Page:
“What drove Cardinal Roncalli, as he was at that time, was his desire for the people to be an active part of the Church. This explains his efforts, for example, to facilitate the participation of the faithful in the religious functions at St. Mark’s Basilica. I also remember when a conference of the Italian Socialist Party, dominated by the figure of Pietro Nenni, was held at the Venice Lido in 1956. Roncalli invited all the faithful to give a warm welcome to the socialists. One needs to remember that political divisions were very strong at the time” (2).
Opening doors to Progressivism
It is difficult to deny that John XXIII opened the doors of the Church to the modernist-progressivist movement. Condemned by St. Pius X at the beginning of the century and later by Pius XII during the ’40s, this movement had continued to spread surreptitiously during the period preceding the Council. Alluding to this “opening,” Cardinal Congar stated:
“Pius X was the pope who confronted the Modernist movement, understood as ‘the theoretical and practical subordination of Catholicism to the modern spirit’ …. However, the movement’s studies continued to follow its irreproachable course, both from within and without [the Church], although at times it met with resistance, problems, controls and restraints. Later the situation changed profoundly. There was John XXIII (1958-1963), the Council (1962-1965), aggiornamento…”(3).
Into this “changed situation,” John XXIII rehabilitated various theologians formerly considered suspect by the Holy See or even condemned for heterodoxy. Some of them were exponents of the Nouvelle Théologie (New Theology). Philippe Levillain wrote this about the theological commission that prepared the Council:
“Among the advisors, one noted the presence of Frs. Congar, de Lubac, Hans Küng and others. The whole group of theologians implicitly condemned by the Encyclical Humani Generis in 1950 had been called to Rome at the behest of John XXIII”(4).
The list of the most important exponents of Nouvelle Théologie that became prominent under John XXIII includes Karl Rahner, Yves Congar, Henri de Lubac, Marie-Dominique Chenu, Edward Schillebeeckx, Hans Küng and Joseph Ratzinger.
Cardinal Congar confirmed the role of John XXIII in appointing progressivists to influential positions for the Council:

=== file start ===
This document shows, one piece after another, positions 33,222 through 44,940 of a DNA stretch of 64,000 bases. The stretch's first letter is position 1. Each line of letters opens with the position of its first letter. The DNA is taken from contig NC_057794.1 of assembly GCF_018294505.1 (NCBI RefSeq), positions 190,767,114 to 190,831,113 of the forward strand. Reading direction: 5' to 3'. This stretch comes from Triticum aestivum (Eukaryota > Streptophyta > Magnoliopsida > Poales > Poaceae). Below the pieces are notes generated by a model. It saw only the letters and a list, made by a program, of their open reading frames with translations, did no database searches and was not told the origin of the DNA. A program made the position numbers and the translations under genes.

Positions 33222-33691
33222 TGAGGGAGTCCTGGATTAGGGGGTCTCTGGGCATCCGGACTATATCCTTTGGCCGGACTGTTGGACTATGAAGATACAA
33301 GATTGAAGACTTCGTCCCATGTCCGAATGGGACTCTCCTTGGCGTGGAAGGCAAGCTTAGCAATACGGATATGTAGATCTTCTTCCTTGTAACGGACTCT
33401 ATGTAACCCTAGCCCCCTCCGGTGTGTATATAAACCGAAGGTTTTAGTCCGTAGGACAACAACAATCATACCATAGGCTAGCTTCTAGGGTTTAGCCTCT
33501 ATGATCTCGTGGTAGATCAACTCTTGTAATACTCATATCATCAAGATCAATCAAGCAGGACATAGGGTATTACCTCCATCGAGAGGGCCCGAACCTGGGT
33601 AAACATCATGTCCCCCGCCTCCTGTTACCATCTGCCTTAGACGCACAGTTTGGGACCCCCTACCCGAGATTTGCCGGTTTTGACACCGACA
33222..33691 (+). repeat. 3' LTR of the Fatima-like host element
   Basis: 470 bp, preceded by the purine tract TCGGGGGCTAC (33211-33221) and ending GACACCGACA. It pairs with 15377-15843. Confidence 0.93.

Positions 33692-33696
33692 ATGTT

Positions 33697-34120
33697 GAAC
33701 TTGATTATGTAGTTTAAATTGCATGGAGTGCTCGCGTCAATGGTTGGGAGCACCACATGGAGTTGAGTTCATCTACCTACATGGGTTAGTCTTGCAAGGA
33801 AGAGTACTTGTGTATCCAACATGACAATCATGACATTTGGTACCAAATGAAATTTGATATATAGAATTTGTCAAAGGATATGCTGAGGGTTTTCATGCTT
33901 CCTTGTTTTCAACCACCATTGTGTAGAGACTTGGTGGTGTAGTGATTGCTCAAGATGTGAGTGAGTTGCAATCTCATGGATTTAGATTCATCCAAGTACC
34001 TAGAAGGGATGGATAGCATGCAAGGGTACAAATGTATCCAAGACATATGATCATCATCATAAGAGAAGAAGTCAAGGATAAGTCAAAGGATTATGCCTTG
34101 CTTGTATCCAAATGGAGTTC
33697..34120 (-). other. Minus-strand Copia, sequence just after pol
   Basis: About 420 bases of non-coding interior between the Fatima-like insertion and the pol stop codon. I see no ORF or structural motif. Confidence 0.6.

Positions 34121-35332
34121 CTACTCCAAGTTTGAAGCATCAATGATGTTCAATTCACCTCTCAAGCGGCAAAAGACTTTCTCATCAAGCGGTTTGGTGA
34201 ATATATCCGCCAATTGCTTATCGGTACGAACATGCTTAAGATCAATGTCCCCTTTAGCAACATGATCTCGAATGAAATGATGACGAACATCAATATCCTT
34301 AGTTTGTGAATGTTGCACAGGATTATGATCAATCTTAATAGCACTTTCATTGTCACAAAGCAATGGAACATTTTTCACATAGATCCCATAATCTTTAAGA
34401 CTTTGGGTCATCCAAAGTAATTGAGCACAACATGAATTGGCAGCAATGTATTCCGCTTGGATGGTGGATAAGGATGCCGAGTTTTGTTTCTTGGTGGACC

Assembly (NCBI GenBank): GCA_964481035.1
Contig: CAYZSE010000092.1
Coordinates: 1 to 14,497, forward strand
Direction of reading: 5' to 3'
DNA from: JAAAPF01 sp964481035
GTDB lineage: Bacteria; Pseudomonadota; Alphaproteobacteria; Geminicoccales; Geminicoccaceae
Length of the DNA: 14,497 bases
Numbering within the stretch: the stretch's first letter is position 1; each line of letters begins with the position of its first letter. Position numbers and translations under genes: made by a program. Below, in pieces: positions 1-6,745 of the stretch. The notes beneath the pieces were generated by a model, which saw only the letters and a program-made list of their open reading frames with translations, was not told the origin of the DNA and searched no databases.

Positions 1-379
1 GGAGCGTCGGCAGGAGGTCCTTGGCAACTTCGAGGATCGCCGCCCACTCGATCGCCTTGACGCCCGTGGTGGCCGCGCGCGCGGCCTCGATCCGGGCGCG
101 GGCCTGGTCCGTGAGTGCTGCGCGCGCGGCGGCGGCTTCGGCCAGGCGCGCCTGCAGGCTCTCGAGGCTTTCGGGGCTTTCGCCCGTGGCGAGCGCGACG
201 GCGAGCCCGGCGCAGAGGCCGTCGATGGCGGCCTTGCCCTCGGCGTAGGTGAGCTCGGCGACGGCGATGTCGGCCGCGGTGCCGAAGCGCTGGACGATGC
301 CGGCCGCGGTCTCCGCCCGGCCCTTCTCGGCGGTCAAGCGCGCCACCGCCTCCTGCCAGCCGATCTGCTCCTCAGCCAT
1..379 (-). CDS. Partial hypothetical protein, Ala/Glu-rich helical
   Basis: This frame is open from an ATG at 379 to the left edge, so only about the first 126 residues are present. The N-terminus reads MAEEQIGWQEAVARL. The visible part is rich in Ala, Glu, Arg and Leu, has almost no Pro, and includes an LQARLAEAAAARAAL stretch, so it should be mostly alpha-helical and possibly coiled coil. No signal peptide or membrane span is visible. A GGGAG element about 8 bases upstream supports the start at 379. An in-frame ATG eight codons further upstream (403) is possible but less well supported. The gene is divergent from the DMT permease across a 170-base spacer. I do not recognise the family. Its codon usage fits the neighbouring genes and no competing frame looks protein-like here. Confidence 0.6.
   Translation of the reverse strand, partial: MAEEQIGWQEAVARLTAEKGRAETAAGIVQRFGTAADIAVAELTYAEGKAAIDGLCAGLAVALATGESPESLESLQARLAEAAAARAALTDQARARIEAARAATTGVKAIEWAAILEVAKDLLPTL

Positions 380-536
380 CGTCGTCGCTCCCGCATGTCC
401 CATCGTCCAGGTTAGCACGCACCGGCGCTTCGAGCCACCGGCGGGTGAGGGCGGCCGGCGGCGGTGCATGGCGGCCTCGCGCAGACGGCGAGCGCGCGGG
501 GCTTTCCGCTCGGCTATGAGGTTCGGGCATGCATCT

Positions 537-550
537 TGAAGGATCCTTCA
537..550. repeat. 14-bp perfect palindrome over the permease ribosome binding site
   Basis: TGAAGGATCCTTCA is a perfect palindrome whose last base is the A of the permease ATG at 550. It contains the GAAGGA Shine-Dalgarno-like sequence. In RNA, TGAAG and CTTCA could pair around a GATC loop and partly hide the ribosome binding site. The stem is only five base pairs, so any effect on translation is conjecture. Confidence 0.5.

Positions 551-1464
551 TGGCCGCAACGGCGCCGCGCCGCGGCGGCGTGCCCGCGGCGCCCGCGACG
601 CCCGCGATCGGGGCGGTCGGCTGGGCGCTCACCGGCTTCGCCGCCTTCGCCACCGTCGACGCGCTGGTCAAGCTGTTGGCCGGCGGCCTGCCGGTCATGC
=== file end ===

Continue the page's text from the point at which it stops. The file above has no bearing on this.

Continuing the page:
“Fr. De Lubac later told me that it was John XXIII himself who had insisted that we both become members of this commission [that prepared the Council]”(5).
Like various other followers of the Nouvelle Théologie, Han Küng was called by none other than John XXIII to be a peritus at Vatican II. It was this action that in effect launched the Swiss German theologian into the great winds of world publicity. After he was chosen, Küng would become one of the great, if not the most symbolic, stars of conciliar thinking. It was John XXIII’s vote of confidence that propelled forward the theological career of the professor of Tübingen. Thus the first fame of Küng is due preponderantly to John XXIII.
More suspicious actions
John XXIII’s opening speech of Vatican II and his intervention during the first session that caused the schema De fontibus Revelationis to be withdrawn from the debates of the Council Assembly contributed powerfully to the predominance of the progressivist current (6).
Likewise, the plan to reformulate Vatican II, as well as the Council’s most progressivist Constitution Gaudium et spes, counted on John XXIII’s personal support. Msgr. Philippe Delhaye attested to this:
“At the end of November 1962, John XXIII asked Cardinals Montini and Suenens to propose a new program involving the study of the relations between the Church and the modern world. After reviewing the plan, the Holy Father approved it and asked the Cardinal of Malines to propose these suggestions to the Assembly. This was done on Monday, December 3. The prelate gave no indication that the initiative came from above, but the authority and precision of the suggestions were such that many suspected what was later confirmed about the papal origin of the plan for the Council and the schema to study the Church and the modern world”(7).
It also befell John XXII to inaugurate a new way of being in the Church when he proposed ridding it of “its imperial mantle.” “Did John XXIII not explicitly propose ridding the Church of ‘its imperial mantle?’” asked Msgr. Ignace Ziade, the Maronite Archbishop of Beirut (8). We also saw the emergence of the egalitarian and de-sacralizing “Church of the poor,” an expression also termed by John XXIII himself in his message of September 11, 1962 (9).